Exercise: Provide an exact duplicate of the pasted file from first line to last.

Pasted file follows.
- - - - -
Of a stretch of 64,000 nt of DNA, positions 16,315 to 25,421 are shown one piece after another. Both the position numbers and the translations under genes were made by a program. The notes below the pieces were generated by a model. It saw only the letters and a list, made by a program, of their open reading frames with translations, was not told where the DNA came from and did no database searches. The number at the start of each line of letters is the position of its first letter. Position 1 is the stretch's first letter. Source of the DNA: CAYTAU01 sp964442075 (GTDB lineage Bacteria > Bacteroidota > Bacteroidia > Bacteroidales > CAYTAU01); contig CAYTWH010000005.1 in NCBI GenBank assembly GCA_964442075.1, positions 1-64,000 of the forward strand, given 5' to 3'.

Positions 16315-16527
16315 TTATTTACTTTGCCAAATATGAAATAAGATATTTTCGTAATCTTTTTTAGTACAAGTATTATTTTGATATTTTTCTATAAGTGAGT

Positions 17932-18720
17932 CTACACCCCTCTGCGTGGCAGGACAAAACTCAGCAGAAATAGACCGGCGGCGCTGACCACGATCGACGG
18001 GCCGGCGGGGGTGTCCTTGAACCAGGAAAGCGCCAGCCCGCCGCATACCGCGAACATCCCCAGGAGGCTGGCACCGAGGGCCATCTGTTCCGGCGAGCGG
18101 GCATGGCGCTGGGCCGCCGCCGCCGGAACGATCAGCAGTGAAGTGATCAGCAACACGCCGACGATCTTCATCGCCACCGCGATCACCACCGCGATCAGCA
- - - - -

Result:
Of a stretch of 64,000 nt of DNA, positions 16,315 to 25,421 are shown one piece after another. Both the position numbers and the translations under genes were made by a program. The notes below the pieces were generated by a model. It saw only the letters and a list, made by a program, of their open reading frames with translations, was not told where the DNA came from and did no database searches. The number at the start of each line of letters is the position of its first letter. Position 1 is the stretch's first letter. Source of the DNA: CAYTAU01 sp964442075 (GTDB lineage Bacteria > Bacteroidota > Bacteroidia > Bacteroidales > CAYTAU01); contig CAYTWH010000005.1 in NCBI GenBank assembly GCA_964442075.1, positions 1-64,000 of the forward strand, given 5' to 3'.

Positions 16315-16527
16315 TTATTTACTTTGCCAAATATGAAATAAGATATTTTCGTAATCTTTTTTAGTACAAGTATTATTTTGATATTTTTCTATAAGTGAGT

Positions 17932-18720
17932 CTACACCCCTCTGCGTGGCAGGACAAAACTCAGCAGAAATAGACCGGCGGCGCTGACCACGATCGACGG
18001 GCCGGCGGGGGTGTCCTTGAACCAGGAAAGCGCCAGCCCGCCGCATACCGCGAACATCCCCAGGAGGCTGGCACCGAGGGCCATCTGTTCCGGCGAGCGG
18101 GCATGGCGCTGGGCCGCCGCCGCCGGAACGATCAGCAGTGAAGTGATCAGCAACACGCCGACGATCTTCATCGCCACCGCGATCACCACCGCGATCAGCA